As a child, my father often told me ‘people are important too.’
To be fair, he still reminds me from time to time.
I know people are important, don’t get me wrong. But people can’t be categorized on a list and checked off when done while I move on to the next thing. Hence, sometimes, I tend to…umm *coughs* forget about them.
When there’s a sibling knocking on your door every twenty minutes, wanting tape or a mint or simply coming in to jump on your chair just because they can and demand you entertain them, it’s very easy to keep saying you’re working and they need to wait. Then it’s bedtime. There’s finally quiet.
The next day it repeats.
A few weeks later, you wake up and realize you’ve spent hardly any quality time with them.
For some people, taking time for others is a given. It’s what you live for. It’s getting projects done that you struggle with. For others like me, projects are easy. They’re fun. Deadlines and checking things off a list is amazing. It making people a priority that’s difficult.
I keep learning; keep growing. A number of realizations have helped me in this area of my life over the years, but one of the most recent ones was a simple phrase in a book called Start With Your People by Brian J. Dixon.
It was a simple book, though very powerful for its simplicity. I recommend it.
The phrase that struck me came when the author was talking about personal life and spending time with family. He talked about how, a handful of years after focusing on spending time with his family, his father died. There was sorrow, of course. But there wasn’t regret.
There wasn’t an emptiness of always pushing time with a person to the end of a list, then moving it to the next day because so much else needed to get done—and suddenly them being gone.
The author had lived his life in such a way in regards to his family that he was left without regrets as to how he spent his time.
There are many applications to this phrase in all areas of life, but for this article, I’m sticking to people. Live your life so you will have no regrets in what you’ve spent your time and energy in.
This doesn’t mean we don’t make mistakes. That we never mess up and ignore someone on a hectic day when we should take five minutes to look them in the eyes and listen to their excited ramblings.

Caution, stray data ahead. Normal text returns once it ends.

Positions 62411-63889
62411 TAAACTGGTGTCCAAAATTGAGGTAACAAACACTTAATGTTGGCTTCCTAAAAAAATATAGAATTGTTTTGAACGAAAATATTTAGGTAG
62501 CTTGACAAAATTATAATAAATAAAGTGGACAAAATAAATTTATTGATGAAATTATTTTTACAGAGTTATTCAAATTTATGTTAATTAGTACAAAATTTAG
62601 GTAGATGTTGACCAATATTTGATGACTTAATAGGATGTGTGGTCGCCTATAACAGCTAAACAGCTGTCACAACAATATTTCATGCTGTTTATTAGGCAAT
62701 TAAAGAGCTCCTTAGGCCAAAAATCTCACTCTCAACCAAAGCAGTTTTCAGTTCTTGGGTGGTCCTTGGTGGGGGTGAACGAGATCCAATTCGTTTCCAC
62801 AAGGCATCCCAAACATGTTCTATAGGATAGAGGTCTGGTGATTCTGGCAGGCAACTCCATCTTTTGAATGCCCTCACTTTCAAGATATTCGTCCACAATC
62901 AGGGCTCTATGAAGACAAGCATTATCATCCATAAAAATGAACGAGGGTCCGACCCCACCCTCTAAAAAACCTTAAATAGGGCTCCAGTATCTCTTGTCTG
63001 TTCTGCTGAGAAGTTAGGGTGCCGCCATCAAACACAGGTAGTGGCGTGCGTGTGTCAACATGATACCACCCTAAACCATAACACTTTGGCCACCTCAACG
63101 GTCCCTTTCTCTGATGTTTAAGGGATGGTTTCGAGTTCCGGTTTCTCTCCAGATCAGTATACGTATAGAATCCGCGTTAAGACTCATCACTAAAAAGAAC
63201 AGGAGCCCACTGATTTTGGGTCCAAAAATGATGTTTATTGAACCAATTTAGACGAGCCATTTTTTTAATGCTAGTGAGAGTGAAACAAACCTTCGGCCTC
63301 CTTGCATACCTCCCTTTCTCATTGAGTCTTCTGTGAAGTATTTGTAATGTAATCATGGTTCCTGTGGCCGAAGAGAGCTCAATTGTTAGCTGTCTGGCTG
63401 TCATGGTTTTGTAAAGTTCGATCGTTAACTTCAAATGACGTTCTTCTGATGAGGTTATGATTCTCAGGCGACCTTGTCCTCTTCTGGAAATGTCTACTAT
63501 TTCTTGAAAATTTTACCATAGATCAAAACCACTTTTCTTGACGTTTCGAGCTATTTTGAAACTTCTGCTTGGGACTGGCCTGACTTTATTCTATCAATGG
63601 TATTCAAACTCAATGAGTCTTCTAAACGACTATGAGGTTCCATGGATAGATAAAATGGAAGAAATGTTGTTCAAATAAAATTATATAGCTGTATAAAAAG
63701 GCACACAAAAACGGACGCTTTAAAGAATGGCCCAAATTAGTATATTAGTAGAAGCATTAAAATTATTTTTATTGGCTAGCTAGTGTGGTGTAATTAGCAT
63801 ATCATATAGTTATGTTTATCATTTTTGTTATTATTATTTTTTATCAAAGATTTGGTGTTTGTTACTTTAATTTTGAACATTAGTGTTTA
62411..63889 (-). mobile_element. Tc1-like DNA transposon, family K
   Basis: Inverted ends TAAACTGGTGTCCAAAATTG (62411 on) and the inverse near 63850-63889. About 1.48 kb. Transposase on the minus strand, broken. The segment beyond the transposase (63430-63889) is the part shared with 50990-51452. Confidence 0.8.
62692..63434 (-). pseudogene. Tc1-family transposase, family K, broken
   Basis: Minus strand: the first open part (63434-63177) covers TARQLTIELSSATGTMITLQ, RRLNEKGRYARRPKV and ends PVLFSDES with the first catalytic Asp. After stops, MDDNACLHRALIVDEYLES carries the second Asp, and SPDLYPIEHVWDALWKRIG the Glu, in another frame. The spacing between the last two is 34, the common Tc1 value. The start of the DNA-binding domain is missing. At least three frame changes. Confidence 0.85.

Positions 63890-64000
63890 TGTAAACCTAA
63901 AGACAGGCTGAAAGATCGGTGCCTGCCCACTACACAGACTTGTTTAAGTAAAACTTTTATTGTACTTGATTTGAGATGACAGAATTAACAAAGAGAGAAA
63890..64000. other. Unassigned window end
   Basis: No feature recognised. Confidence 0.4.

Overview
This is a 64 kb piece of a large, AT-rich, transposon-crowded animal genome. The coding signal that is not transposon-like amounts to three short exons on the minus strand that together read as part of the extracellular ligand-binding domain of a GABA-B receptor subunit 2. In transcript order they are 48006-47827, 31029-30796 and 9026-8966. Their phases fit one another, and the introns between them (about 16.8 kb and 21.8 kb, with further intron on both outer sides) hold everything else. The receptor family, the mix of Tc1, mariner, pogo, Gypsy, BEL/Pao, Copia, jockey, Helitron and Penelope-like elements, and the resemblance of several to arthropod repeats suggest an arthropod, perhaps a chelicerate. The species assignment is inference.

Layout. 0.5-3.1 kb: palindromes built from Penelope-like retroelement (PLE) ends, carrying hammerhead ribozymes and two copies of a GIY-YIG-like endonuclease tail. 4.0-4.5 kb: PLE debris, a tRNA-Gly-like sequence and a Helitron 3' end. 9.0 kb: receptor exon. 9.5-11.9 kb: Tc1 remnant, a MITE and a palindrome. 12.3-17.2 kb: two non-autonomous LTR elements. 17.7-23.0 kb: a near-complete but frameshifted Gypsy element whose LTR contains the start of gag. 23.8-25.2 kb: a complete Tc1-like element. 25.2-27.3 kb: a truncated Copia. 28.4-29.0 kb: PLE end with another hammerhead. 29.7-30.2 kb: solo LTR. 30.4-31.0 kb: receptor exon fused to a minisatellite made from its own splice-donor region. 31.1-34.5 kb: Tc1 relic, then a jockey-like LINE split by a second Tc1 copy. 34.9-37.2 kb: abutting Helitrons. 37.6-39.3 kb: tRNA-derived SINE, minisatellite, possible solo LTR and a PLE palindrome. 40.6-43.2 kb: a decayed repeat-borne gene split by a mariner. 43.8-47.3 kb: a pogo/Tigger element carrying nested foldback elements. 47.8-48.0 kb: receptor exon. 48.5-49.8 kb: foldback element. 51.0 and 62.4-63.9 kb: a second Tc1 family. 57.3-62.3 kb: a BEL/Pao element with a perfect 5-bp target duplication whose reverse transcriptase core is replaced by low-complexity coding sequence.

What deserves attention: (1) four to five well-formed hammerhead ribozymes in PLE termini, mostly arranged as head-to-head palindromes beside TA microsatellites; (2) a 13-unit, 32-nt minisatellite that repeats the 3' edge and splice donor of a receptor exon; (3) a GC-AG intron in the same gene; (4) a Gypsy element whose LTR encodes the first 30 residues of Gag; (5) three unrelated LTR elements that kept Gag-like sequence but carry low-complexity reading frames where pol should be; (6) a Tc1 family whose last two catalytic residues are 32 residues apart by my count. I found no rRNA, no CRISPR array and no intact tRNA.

What it does mean is that we take time each day and week to focus on our priorities. Money can be lost or stolen. Jobs can vanish. Writing files can get corrupted. Even if we manage to keep everything, we’ll lose it all when we die.
People are different. The people we invest in now will live into eternity. (When it comes to eternity and no regrets, there is a greater relationship than people, of course. Relationship and growth in God is something that will never fail even though people can. That is the topic for another article, however.)
When it comes to people in your life, strive to live for no regrets. This doesn’t mean work never gets done. Our work is focused on people too, be they readers or supporting a family or teaching children. It’s not less important just because people are more.
What this does mean is that you pay attention to priorities. There may be times where you’ve committed to a deadline and need to work late and get a thing done. Other times, it doesn’t matter in the long run when that chapter gets finished. Building a relationship now with that child or sibling is a one-time opportunity.
You’ll have time to write later.
When it’s hard to decide what’s most important, look ten or twenty years down the road. Ask yourself what will be important then and which of the things facing you now actually matters and will make a difference.
Then strive to live a life with no regrets.